• Unfortunately it's closed for renovations these days. Not sure when they will open it again. However it's good to note that if you're intending to take photos or videos you'll have to purchase a licence at the entrance. So keep that in mind when you're making your budget too. The licences are separately sold for photos and videos and both will cost you around Rs. 600. Hope this will be open soon.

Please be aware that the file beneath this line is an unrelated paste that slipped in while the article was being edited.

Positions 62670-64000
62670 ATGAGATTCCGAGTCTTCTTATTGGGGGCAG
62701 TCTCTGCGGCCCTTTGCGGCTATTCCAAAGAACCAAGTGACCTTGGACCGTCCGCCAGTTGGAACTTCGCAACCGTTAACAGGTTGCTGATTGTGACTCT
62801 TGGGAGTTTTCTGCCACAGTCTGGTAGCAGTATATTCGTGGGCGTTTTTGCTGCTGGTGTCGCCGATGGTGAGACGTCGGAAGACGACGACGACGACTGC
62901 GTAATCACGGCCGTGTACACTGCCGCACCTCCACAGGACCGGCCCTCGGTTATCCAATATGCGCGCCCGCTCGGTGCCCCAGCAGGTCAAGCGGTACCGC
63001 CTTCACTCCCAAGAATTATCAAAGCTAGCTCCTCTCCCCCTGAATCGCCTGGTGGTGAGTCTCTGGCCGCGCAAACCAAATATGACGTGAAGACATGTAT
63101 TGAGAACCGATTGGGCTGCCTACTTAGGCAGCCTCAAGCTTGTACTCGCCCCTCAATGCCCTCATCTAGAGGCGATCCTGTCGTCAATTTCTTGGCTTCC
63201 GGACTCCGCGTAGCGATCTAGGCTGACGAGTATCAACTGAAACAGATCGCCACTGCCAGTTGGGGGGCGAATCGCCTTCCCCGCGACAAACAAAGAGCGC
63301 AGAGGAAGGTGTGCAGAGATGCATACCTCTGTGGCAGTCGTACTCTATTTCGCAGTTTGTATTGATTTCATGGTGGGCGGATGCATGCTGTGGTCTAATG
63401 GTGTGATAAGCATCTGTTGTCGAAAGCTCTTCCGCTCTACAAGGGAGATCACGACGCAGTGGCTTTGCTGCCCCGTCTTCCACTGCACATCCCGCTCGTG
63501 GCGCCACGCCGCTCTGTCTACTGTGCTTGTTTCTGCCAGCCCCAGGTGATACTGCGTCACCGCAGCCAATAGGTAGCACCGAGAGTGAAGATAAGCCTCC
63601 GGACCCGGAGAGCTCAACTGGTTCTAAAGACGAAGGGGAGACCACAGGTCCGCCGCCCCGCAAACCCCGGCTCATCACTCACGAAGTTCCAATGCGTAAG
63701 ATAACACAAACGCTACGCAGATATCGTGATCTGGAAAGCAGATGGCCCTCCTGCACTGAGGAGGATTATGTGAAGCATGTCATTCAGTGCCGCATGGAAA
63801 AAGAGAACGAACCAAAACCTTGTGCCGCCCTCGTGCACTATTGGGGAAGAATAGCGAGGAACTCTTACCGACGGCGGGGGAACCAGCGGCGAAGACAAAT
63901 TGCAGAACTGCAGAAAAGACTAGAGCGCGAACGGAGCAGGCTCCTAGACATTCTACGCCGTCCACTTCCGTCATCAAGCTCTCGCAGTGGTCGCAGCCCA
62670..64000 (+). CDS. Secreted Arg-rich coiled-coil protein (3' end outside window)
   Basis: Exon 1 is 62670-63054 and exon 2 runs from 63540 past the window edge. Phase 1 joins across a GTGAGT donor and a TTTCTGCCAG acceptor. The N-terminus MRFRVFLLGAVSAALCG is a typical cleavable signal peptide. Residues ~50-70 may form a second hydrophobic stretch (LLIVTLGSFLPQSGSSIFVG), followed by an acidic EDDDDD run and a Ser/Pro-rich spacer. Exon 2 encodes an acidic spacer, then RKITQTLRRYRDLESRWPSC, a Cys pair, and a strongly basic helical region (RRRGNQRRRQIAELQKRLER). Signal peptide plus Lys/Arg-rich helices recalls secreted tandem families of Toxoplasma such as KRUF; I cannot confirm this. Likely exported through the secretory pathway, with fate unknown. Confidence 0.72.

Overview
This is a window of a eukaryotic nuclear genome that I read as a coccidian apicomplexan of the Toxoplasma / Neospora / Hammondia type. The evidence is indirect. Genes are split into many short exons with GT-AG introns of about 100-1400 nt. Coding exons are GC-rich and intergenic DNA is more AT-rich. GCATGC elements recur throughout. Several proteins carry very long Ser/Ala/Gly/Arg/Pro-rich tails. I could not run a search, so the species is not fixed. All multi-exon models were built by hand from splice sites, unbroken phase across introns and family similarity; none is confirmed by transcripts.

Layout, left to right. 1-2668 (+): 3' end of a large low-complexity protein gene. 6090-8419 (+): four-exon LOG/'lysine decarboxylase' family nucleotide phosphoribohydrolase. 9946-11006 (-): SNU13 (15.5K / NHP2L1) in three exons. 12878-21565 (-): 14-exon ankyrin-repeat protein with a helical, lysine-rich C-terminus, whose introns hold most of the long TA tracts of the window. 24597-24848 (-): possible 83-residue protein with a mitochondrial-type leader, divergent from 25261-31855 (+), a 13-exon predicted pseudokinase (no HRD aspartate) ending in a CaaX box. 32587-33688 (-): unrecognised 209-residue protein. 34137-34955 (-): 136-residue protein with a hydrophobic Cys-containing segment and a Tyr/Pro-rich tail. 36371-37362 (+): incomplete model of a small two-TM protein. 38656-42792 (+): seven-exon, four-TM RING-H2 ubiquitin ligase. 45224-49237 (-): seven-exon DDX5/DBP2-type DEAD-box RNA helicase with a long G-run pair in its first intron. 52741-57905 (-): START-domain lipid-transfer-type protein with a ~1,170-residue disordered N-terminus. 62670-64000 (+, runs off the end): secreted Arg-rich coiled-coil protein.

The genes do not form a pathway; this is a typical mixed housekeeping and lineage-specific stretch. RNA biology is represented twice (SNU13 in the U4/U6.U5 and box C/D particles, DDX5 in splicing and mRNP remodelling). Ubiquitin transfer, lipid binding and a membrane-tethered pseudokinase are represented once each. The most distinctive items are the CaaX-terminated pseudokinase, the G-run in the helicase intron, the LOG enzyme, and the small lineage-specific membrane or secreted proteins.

• The two storey colonnaded building on Prince Street, Pettah (Colombo 11) which houses this museum was constructed during the Dutch occupation of Colombo (1656 - 1796) and was the formal residence of the Governor of Dutch Ceylon Thomas van Rhee (1634 - 1701) during his term of office in 1692 to 1697. The building has been used for many different purposes over the years. It was a teacher training college and an institute for the instruction of clergymen between 1696 and 1796. At one time it was the residence of Colonel Count August Carl Fredrick Von Ranzow (1759 - 1844). It operated as an orphanage under the supervision of the deacons and financed by the Dutch East Indies Company. It was also used as a hospital. It became a barracks in the second half of the 1800s and in 1900 it was used as a police training school, set up by the British. In 1932 it was converted to the Pettah Post Office. In 1971 following heavy monsoon rains one of the exterior walls collapsed and the building was abandoned. Following protests by the Royal Asiatic Society and the Dutch Burgher Union against plans to demolish the building, in 1973 a committee was established with representatives from the Ceylon Tourist Board, the Department of Archaeology, the Netherlands Alumni Association of Lanka and the National Archives, to restore the building and establish a museum covering the Dutch colonial period. The restoration of the building commenced in 1977, with financial assistance of Netherlands government, and was completed in 1981. This museum was opened to the public in 1982. This building embodies the unique architectural features of a colonial Dutch town house. In 1999 the museum building was formally recognised by the Government as an archaeological protected monument in Sri Lanka. The designation was declared on 18 June under the government Gazette number 1085. The museum while displaying the Dutch legacy with the artefacts including furniture, ceramics, coins and weaponry, portraying the various facets of contemporary life and culture.